At first glance the Montreal Canadiens would seem to be in a bit of a tough spot right now.
Not only do they need to win four of the next five games against the New York Rangers to advance to the Stanley Cup Final for the first time since 1993, they need to do it without their starting goaltender -- and one of their best players -- in Carey Price. For a team that has at times leaned on its goaltender this season more than almost any other playoff contender (and that definitely includes the three other teams that are still playing in the conference finals) this would seem to be a huge problem.
For now, coach Michel Therrien is going with the relatively unproven Dustin Tokarski, having given him the start in a Game 2 loss and going back to him for Game 3 Thursday night in New York.
In his first start, Tokarski played well even though he gave up three goals in the loss. He was victimized by a bad bounce on a Ryan McDonagh shot after it deflected off of his teammate in front of the net -- nothing you can do about that -- and he was completely screened on another shot that left him little chance of stopping it. The only goal he probably should have stopped was Rick Nash's goal on an odd-man rush that seemed to go right through Tokarski.
The good news for the Canadiens is that goalies can be complete wildcards in small doses, and any goalie has the chance to put together a great game, or even a stretch of great games, at any time.
And the Canadiens might not even be looking for that much. All they should be looking for here is Tokarski giving them a chance in (hopefully for them) five more games. Even though Tokarski is an obvious downgrade from Price in terms of talent, pedigree and even overall track record, they just need to avoid a complete meltdown in net.
Let's try to look at this from a numbers standpoint and assume, just for argument's sake, that the Canadiens are able to push the series to a Game 7.
Montreal is giving up a little over 30 shots per game this postseason, and if the Habs maintain that average for the remainder of this series, that would come out to around 152 shots for their goalies to face over a five-game stretch.
- If they received the .927 (regular season) or .920 (playoffs) performances Carey Price gave them this year the Canadiens would be expected to give up 12 or 13 goals on that number of shots.
- If Tokarski were to come in and give them a save percentage in the same neighborhood of what he's done in the American Hockey League over the past few years (.910), the Canadiens would be expected to give up 14 goals. Even if you assumed a disaster scenario and Tokarski gave them the .900 save percentage he gave them in Game 2 it would be 15 goals.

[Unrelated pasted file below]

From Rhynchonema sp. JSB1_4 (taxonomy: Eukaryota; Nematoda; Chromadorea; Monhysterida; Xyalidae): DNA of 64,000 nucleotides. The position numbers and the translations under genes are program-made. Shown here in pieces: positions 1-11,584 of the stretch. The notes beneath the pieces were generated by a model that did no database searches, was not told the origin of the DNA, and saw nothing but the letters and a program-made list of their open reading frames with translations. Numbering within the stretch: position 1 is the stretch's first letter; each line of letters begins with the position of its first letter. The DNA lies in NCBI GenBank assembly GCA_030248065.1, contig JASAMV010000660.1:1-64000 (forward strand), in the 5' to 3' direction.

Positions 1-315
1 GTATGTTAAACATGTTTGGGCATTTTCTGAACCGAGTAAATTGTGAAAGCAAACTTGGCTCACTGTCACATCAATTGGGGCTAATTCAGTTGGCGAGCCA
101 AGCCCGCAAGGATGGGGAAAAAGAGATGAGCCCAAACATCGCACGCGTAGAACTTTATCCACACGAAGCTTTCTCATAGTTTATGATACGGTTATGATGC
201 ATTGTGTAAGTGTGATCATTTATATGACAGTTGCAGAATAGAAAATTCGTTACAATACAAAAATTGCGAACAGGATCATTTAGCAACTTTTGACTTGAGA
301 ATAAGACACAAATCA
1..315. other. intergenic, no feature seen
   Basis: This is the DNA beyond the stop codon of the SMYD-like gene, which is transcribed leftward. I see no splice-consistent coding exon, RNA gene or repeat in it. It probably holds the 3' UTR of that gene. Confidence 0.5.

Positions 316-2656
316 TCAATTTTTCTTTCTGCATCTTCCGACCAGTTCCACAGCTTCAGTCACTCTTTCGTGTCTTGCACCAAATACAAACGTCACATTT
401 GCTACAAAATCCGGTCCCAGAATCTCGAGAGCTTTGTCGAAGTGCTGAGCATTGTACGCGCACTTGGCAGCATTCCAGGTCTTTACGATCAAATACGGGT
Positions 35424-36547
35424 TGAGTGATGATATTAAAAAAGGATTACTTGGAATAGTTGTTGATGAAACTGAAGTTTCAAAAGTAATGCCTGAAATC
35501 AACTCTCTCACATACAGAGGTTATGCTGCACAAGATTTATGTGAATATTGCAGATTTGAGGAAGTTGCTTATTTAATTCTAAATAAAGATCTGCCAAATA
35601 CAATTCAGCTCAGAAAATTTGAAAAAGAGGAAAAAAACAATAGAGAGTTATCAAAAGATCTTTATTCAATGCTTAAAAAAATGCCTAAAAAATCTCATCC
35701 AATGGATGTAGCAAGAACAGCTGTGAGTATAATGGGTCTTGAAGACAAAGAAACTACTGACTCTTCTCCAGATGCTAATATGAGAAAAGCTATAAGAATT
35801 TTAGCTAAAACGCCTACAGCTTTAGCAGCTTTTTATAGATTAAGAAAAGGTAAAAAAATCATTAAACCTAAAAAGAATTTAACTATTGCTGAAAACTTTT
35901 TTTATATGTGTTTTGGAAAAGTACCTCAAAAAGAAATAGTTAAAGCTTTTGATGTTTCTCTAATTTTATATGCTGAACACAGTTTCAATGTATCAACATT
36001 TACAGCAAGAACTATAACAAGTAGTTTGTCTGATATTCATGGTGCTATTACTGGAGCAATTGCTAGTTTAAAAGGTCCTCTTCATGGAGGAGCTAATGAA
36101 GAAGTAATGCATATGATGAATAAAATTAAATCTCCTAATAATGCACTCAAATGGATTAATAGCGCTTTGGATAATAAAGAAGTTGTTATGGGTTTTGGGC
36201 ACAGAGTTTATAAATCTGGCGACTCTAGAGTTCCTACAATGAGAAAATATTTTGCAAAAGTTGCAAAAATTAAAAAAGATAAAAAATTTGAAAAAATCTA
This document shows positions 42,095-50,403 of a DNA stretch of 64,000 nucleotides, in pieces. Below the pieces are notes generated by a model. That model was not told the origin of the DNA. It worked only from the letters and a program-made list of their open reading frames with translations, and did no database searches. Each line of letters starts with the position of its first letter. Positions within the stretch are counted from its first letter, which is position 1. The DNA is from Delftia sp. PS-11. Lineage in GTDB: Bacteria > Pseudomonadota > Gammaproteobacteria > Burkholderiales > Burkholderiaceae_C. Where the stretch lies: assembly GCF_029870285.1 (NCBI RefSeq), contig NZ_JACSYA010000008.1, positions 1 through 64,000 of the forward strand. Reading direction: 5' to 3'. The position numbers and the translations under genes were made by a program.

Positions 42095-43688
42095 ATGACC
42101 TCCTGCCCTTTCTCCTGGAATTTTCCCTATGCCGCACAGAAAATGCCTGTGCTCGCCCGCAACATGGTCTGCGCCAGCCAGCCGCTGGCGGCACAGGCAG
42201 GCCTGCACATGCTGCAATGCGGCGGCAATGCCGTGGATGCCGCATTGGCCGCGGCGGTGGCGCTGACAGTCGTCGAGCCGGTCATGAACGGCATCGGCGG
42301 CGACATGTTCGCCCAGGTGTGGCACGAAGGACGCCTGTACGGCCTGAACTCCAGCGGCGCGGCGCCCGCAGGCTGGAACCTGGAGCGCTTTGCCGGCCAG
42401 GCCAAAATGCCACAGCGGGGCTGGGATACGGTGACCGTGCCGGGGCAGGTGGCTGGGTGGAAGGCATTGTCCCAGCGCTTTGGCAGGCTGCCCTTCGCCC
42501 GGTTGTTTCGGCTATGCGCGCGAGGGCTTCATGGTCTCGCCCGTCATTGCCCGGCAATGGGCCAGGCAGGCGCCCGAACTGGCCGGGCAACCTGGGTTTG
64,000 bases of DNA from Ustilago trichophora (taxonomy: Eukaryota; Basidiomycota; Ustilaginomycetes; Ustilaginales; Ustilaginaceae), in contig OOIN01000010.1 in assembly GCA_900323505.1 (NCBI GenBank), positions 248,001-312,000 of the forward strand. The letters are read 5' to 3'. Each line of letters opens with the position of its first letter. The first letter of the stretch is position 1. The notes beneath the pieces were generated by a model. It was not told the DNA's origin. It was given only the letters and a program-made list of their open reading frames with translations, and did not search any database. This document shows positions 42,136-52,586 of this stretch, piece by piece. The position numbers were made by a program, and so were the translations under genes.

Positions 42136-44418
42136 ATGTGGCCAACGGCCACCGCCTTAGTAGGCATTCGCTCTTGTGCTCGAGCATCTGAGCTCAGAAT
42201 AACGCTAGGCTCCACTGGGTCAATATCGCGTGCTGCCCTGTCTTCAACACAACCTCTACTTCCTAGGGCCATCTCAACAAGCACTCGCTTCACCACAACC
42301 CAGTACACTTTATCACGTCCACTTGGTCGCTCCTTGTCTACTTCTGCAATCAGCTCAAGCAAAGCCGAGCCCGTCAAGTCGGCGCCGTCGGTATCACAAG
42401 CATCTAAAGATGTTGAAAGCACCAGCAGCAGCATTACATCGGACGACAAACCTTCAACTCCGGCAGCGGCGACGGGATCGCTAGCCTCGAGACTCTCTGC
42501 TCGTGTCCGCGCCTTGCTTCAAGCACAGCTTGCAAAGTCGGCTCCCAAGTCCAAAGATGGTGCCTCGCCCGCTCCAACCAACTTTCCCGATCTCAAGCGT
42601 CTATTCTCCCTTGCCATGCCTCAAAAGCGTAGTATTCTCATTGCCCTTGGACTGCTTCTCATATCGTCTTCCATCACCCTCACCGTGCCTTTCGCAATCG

In the short term, that doesn't seem to be a huge difference.
Eastern Conference Final
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Eastern Conference Final
Don't get me wrong. It could definitely be the difference between losing a single game and winning a single game, but it's not like they still wouldn't have a fighting chance. The weird thing about this situation is that even though goaltending can make an enormous impact on the outcome of a playoff series and determine how far a team advances, it would be more damaging to a team like the Canadiens if they lost Price for most of the regular season than it would be for four or five playoff games, simply because it's such a small stretch of games.
The randomness of a short series might actually play to their advantage here. And when you're dealing with goaltenders in four- or five-game stretches, all hell tends to break loose.
Bad goalies can get hot. Great goalies can be terrible. You only have to go back to the 2010 playoffs when Michael Leighton put three shutouts on the board in the Eastern Conference Final (and a .916 save percentage in the playoffs) to get the Flyers into the Stanley Cup Final. Leighton is now in the KHL. Crazy things happen with goalies.
In the end, the bigger issue for the Canadiens in this series might not be what happens in their crease with Tokarski or, if it comes to it, Peter Budaj, but what's going on at the other end of the ice.
Can they beat Henrik Lundqvist 14 or 15 times over the next five games? That will likely decide the series -- not the play of the Canadiens' own goaltenders.